Wednesday, June 28, 2006

Not a Smoking Gun, But Still Good News

I was happy to read the latest report from the Surgeon General today, because it supported something I've believed all along:
The U.S. surgeon general handed advocates of smoke-free public places new ammunition Tuesday – a report declaring that separate smoking sections don't protect bystanders from the hazards posed by other people's tobacco smoke.
While not a smoking gun – it's actually a compilation of the best previously done research on secondhand smoke – the report is expected to serve as fresh fodder in a debate that has already led to restaurant smoking bans in states including California, Florida and New York and cities such as Dallas and Austin.

[...]The new report was described as the most comprehensive federal examination of the topic since the last surgeon general's report in 1986, which declared secondhand smoke a cause of lung cancer in nonsmokers.
Tuesday's report concluded that there is no risk-free level of exposure to secondhand smoke.
Read the whole thing. The report itself doesn't guarantee that any new laws will be passed, but it does provide the incentive for various government entities to do something about the problem. Cities like Plano, which have had separate ventilation systems in restaurants that still maintain a smoking section, are now being told that even that may not be enough.

There are a lot of angles to this story, but I can only speak from a personal one: I'm allergic to the stuff. It may not have shown up on my allergy tests (I'm not sure that I was tested for it, although, oddly enough, I was tested for both cockroach venom and cow dander), but I know what happens to me when I'm around it for any length of time: Watery eyes, sneezing, nasty cough. And I'll never forget the year when I went to TMEA convention and I was given a smoking room at the hotel; that was very much against my wishes, but I didn't raise a stink because its effects weren't apparent until after I got home. But the long and short of it was, I was sick for two weeks afterwards, with what many people described as a "smoker's cough." It wasn't fun, and I would definitely do something about it if a hotel ever pulled that again.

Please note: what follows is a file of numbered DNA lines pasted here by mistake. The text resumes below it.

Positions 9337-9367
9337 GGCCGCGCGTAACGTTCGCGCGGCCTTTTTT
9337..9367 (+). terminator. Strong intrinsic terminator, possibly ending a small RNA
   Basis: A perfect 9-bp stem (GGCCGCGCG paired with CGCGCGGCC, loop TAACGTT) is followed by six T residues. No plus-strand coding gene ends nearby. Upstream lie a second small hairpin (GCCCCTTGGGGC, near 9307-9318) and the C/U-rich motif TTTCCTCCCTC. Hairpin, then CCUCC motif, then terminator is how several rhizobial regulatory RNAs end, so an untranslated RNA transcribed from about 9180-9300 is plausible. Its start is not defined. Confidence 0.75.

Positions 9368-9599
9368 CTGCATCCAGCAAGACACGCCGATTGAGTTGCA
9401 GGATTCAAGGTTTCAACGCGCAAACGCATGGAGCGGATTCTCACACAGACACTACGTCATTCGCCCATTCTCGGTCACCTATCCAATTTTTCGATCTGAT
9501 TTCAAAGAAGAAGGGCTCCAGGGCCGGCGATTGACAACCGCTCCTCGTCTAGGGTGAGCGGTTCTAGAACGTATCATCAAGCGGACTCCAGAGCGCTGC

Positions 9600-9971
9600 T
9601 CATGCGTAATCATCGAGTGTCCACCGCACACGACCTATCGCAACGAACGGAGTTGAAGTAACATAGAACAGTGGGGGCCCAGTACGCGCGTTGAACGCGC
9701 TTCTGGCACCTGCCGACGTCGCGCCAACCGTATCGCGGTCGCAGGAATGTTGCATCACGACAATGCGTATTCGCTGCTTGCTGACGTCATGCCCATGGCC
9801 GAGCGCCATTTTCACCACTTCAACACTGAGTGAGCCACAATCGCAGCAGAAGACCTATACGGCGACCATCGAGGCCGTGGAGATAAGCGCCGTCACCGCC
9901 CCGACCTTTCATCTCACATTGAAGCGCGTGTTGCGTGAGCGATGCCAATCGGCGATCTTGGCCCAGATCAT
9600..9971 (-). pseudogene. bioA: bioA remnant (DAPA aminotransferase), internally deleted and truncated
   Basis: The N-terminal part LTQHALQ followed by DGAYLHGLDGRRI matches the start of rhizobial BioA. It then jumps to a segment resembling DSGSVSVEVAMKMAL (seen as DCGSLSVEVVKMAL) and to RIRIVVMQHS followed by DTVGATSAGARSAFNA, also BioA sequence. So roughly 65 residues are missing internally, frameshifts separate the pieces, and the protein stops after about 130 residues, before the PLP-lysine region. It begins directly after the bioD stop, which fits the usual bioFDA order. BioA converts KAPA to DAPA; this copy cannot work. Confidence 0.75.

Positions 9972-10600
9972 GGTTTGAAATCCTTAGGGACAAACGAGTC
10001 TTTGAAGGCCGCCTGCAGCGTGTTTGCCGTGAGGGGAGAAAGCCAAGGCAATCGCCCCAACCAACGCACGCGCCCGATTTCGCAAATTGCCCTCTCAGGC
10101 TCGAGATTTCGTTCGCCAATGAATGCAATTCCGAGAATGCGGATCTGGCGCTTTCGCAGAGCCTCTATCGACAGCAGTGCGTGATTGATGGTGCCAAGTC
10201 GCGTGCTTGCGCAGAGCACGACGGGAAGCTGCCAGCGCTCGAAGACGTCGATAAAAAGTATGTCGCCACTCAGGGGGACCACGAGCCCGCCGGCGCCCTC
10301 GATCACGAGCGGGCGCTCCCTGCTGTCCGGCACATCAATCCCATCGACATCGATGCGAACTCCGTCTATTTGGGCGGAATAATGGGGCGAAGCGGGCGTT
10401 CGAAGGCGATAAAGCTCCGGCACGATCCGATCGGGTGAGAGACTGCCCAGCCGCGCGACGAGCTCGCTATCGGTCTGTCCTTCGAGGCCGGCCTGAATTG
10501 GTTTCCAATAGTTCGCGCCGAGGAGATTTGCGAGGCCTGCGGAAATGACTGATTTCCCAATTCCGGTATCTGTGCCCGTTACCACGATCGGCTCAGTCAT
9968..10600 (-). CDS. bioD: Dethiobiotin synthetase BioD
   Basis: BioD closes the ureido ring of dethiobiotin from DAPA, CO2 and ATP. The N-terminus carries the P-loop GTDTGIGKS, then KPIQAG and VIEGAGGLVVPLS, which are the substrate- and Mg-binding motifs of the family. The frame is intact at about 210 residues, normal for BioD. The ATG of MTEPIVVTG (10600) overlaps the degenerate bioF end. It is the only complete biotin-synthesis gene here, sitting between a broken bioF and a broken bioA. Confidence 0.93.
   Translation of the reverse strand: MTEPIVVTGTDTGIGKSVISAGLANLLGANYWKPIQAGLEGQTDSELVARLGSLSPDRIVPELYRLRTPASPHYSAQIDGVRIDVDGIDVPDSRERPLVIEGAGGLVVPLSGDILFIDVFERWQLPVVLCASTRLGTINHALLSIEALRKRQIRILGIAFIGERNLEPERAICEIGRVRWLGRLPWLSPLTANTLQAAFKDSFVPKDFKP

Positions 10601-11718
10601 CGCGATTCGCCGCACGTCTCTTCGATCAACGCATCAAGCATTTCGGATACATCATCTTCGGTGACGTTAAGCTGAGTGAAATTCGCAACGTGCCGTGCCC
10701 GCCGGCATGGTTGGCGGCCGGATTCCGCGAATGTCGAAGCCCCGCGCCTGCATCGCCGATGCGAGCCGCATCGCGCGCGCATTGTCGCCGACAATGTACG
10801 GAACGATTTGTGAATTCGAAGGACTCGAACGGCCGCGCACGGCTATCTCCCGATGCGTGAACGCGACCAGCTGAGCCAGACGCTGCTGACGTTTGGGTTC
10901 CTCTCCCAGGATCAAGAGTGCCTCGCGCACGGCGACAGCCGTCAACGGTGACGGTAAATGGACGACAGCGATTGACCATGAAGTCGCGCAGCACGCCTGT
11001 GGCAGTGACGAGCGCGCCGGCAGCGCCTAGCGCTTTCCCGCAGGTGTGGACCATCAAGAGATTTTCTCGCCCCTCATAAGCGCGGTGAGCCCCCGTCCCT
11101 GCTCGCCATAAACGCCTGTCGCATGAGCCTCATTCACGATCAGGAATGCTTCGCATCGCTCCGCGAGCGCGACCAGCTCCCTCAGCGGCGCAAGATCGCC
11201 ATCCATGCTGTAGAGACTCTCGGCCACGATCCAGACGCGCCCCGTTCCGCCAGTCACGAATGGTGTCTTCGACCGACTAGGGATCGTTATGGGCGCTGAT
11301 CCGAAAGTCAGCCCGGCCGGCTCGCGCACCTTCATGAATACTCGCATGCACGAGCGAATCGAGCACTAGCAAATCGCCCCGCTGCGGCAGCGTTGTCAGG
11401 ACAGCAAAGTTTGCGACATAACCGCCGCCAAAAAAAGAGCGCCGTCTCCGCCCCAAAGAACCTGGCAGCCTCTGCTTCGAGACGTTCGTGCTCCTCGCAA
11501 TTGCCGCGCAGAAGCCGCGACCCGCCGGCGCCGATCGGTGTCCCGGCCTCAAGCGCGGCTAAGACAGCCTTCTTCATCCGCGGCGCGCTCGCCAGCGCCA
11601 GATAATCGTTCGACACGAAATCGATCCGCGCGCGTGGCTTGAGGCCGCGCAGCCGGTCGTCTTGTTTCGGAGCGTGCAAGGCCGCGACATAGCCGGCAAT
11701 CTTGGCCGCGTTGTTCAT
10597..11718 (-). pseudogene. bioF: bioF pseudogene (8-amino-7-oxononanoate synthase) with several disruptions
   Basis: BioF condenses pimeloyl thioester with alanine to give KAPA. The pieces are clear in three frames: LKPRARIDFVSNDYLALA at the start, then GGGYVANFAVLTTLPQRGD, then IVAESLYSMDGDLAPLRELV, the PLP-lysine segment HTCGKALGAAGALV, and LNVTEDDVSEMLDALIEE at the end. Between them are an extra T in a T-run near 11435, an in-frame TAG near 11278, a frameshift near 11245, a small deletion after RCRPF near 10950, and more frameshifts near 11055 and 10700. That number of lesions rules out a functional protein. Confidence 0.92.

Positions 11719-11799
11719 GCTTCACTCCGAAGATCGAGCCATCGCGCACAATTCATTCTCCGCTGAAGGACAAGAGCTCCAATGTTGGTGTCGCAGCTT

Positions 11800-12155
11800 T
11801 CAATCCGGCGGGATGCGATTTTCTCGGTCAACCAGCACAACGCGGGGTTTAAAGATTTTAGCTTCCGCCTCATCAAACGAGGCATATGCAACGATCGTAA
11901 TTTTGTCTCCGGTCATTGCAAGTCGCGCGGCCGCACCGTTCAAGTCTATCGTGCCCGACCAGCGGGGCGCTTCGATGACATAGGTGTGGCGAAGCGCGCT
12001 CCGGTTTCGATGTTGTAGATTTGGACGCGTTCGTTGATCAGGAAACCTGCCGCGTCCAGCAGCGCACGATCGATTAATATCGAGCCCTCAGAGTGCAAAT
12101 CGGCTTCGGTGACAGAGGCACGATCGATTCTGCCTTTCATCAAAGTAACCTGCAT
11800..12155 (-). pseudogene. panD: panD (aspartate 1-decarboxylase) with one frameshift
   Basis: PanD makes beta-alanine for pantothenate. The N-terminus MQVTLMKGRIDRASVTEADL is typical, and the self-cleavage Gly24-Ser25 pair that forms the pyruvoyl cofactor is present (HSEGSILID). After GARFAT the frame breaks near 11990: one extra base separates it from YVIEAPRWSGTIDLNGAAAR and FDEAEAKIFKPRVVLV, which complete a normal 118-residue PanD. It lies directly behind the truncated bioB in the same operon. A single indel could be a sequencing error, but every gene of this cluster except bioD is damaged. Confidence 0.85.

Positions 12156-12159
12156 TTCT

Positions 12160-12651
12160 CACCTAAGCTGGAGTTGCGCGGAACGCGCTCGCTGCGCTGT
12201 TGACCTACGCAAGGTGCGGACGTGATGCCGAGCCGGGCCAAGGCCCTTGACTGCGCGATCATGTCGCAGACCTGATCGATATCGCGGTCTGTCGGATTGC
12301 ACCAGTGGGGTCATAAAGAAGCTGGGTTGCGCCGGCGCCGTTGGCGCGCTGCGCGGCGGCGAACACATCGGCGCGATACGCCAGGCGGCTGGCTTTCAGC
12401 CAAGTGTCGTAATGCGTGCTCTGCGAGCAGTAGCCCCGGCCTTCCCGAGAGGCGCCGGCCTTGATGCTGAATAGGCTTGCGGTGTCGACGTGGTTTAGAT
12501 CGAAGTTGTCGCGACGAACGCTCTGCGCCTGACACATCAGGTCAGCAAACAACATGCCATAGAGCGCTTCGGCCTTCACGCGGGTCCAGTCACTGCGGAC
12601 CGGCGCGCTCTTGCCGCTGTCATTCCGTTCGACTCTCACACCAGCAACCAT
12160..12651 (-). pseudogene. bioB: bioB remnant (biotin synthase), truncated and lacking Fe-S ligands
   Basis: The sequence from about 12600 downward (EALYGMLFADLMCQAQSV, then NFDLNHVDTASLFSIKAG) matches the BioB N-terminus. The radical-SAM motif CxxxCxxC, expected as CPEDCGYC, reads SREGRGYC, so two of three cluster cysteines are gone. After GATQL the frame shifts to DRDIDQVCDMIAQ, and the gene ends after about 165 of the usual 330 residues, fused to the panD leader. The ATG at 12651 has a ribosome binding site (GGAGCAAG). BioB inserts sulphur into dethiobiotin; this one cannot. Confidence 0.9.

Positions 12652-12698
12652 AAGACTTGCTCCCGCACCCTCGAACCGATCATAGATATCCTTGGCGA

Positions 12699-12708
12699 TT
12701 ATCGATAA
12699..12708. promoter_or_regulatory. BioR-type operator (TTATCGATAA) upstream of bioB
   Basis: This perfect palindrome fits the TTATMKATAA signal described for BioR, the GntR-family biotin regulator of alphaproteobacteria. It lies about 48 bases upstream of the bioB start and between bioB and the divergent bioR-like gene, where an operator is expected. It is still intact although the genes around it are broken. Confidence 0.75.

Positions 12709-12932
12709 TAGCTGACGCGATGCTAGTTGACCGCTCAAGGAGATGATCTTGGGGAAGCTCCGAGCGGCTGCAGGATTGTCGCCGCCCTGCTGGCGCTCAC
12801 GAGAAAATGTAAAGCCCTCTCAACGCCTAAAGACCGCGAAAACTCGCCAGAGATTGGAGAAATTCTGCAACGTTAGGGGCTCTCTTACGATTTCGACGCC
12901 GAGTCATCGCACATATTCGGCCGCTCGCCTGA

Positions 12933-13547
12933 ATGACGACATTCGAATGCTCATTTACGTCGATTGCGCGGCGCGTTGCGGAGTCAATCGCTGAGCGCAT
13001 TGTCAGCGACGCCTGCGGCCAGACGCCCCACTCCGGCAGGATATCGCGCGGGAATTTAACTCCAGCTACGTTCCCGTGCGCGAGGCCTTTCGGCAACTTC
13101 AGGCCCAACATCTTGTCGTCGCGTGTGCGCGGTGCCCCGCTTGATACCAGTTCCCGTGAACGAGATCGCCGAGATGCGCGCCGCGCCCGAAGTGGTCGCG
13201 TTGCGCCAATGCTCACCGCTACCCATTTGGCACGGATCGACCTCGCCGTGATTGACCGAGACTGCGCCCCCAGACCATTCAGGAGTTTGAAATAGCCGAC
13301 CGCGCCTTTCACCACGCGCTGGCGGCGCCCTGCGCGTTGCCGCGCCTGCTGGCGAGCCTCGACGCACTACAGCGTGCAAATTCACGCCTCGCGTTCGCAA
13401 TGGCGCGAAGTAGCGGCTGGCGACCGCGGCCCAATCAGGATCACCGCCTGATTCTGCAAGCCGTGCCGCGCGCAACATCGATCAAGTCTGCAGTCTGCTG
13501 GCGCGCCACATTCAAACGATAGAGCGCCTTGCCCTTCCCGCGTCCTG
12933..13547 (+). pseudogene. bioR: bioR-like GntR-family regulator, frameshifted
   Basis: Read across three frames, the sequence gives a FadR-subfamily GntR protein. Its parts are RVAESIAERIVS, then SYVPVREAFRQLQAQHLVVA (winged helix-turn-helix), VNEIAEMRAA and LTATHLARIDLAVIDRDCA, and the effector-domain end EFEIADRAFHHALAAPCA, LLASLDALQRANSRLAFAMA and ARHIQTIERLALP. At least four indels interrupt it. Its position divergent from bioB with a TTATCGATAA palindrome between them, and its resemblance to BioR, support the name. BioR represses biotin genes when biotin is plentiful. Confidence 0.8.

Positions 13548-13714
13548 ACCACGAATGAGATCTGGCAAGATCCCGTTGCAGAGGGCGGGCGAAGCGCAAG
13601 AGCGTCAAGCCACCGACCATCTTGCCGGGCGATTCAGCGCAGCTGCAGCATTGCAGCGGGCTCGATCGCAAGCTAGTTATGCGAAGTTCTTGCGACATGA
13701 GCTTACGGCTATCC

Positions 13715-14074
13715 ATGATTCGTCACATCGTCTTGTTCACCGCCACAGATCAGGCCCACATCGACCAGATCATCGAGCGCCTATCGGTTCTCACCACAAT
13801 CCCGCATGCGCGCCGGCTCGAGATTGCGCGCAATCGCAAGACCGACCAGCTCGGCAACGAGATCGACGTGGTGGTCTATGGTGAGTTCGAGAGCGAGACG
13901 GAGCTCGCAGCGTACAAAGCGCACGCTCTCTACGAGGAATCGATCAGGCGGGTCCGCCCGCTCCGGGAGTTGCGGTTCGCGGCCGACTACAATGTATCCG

Sure, I feel for the people who have to stand outside in the cold, rain, or whatever to take a cigarette break, but the fact is, smoking is unique among all the bad habits in that it can directly affect the health of others. Some have compared it to, say, drinking, but there's no way that someone drinking across the room can directly harm someone else (and I'm not talking about drunk drivers; I'm obviously totally against that practice). And as far as I'm concerned, there's no excuse for parents smoking in the house when children are present; that back porch is there for a reason.

I'm usually not a big fan of excessive government regulation, but something clearly needs to be done here. I know that the restaurant and convention industries are resisting this (though the article above points to many situations where a smoking ban has had only a negligible effect on business...and this was just outside Las Vegas!). As one of those people who is made sick by smoke, not to mention someone who wants to play a wind instrument in a smoke-free environment, this report only serves to justify what I've experienced in my own life; your mileage may vary.

This idea got neutered pretty quickly: It seemed like a good fundraiser at first: Hold a bikini contest at a popular chain chicken-wing restaurant to create awareness of the necessity of spaying and neutering pets. But the event's title, Hooters for Neuters, raised the ire of city officials, so the Los Angeles Animal Control decided not to accept any proceeds from the contest.

At least it wasn't "REDRUM" or something: A woman in Arkansas was concerned when worms got into her tomato garden, and became even more so when the worms wrote "Hi"on one of the tomatoes.

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